Following Gas Deal With Israel, Jordanians Ask Clerics Whether it’s OK To Steal Electricity

Harvey Jordan of the Florida Power and Light Company works at restoring power 15 September, 1999 in Titusville, east central Florida, after the passing of Hurricane Floyd. Florida was spared most of Floyd's fury as it skirted up Florida's east coast leaving broken trees, torn awnings and many communities with …

Jordanian citizens have asked Islamic clerics whether taking electricity off the central grid is considered stealing, following the national power company’s multi-million dollar gas deal with Israel, the local media reported. 

The many critics of the deal say it was an act of “flagrant normalization” and the Israeli gas had been usurped from the Palestinians. Thousands have been protesting under the banner “The enemy’s gas is occupation.”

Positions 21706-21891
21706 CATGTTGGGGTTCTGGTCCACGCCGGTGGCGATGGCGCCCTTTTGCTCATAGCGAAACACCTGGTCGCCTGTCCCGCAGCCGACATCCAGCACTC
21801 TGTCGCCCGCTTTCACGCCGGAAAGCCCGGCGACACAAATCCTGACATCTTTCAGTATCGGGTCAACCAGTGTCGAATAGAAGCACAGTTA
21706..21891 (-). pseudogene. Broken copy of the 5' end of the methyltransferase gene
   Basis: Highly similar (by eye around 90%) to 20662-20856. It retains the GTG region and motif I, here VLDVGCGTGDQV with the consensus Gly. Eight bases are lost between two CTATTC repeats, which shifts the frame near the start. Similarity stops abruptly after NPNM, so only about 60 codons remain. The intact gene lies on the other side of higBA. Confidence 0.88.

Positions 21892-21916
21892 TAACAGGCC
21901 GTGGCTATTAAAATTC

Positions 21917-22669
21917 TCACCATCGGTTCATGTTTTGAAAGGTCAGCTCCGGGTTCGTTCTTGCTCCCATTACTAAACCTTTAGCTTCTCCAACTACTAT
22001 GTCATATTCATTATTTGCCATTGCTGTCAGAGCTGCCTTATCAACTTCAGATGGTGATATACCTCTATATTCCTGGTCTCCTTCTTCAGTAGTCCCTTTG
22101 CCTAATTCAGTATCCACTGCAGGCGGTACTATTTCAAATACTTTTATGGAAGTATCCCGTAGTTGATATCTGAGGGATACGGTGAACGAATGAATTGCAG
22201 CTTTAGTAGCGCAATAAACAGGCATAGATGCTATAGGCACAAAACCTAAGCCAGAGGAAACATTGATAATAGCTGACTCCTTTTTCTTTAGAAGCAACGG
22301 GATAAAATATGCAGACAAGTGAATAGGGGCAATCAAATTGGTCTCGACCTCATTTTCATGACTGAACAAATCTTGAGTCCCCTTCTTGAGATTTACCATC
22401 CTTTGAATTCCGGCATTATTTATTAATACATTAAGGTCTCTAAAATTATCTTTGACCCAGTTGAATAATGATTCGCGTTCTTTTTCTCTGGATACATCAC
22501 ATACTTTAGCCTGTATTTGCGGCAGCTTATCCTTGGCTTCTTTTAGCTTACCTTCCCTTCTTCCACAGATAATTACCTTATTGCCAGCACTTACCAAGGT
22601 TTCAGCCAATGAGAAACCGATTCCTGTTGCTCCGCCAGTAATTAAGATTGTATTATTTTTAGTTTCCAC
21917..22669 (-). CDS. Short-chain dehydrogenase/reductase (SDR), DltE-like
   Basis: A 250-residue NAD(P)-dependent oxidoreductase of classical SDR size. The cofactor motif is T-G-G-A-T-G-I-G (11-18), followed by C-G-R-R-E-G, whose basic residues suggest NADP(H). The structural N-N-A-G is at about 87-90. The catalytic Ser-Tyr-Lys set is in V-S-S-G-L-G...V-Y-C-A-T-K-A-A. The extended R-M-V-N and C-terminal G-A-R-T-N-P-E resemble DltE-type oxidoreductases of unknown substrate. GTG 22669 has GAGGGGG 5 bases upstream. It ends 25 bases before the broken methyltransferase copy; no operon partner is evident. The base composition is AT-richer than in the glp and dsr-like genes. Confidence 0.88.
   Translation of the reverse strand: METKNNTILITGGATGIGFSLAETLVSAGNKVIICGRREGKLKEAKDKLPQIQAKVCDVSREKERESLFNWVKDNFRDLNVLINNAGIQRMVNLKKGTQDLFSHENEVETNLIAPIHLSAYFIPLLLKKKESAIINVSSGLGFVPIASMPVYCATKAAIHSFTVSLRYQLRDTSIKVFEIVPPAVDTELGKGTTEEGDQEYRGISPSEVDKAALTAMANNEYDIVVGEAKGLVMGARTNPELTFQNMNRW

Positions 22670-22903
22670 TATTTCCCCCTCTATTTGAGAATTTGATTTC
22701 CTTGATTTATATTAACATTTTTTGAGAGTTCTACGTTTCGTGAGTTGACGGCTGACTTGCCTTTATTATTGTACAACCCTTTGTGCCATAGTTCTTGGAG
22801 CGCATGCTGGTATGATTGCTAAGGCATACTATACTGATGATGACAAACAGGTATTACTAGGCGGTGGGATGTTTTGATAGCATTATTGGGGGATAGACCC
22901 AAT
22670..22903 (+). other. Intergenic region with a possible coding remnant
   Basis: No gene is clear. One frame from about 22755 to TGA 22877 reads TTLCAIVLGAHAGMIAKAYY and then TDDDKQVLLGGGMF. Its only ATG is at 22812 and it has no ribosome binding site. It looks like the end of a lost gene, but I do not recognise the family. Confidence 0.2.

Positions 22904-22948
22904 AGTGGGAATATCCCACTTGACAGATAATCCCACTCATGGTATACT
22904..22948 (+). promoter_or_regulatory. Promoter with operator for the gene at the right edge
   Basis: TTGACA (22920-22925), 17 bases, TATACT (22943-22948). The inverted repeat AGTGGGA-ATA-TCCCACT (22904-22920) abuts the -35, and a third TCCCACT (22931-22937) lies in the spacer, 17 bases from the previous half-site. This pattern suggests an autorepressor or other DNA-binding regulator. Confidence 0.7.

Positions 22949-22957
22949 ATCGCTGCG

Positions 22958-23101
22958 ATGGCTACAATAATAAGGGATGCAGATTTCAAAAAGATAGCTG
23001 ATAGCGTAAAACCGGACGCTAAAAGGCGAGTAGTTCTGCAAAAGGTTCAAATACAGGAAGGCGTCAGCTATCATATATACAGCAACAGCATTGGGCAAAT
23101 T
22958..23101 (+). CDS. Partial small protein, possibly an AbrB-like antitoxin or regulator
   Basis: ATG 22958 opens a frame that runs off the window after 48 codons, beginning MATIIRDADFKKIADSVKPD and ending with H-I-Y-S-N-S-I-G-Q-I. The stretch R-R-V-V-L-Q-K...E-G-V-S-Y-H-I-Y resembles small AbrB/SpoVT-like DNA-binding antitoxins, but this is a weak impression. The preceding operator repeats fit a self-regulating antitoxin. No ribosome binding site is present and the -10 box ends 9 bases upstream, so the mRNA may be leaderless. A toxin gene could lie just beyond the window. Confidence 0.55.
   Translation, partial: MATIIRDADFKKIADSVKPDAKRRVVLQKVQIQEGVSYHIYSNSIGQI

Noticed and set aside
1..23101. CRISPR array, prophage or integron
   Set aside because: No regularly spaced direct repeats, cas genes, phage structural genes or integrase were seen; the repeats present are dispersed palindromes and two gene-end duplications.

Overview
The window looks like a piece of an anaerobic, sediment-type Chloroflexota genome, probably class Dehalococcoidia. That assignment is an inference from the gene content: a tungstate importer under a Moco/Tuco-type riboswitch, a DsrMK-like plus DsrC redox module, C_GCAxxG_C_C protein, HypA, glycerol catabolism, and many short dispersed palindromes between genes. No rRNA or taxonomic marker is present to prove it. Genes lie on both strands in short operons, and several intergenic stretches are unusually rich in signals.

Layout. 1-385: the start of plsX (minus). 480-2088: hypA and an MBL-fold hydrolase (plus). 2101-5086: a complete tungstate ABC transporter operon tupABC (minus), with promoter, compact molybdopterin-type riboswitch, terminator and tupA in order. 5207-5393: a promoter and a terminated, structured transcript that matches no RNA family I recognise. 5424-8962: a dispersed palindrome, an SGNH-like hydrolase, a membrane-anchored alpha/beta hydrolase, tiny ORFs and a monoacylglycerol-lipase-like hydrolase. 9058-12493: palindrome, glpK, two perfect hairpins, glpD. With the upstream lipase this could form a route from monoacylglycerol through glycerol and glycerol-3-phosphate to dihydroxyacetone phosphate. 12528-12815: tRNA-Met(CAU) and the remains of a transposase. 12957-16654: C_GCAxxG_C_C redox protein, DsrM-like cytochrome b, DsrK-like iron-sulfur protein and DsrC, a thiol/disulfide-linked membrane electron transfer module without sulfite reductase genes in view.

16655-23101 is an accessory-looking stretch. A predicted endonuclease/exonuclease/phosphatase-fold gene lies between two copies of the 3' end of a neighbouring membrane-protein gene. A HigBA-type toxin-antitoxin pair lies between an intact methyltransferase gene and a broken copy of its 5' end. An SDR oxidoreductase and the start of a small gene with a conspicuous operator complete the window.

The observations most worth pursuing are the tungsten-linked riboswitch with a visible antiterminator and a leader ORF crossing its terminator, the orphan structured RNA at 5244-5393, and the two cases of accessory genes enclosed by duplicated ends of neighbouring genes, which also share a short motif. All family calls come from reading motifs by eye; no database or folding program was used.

Many started discussions in online religious forums about whether they can steal electricity from Natural Electric Power in protest. The Jordanian news site Amon reported that many wrote “now you can steal electricity without it bothering your conscience” as well as “this gas is stolen, so stealing it is OK.”

“Stealing electricity from the state has now become 100 percent legitimate,” some wrote. “But we’d better consult the sages.” Others wrote that the electricity bills should be paid to the families of Palestinian martyrs.

Others said that theft is theft, and that thieves don’t need to look for excuses to steal. Some of them stated that social media legitimizes populism and said Facebook should be shut down.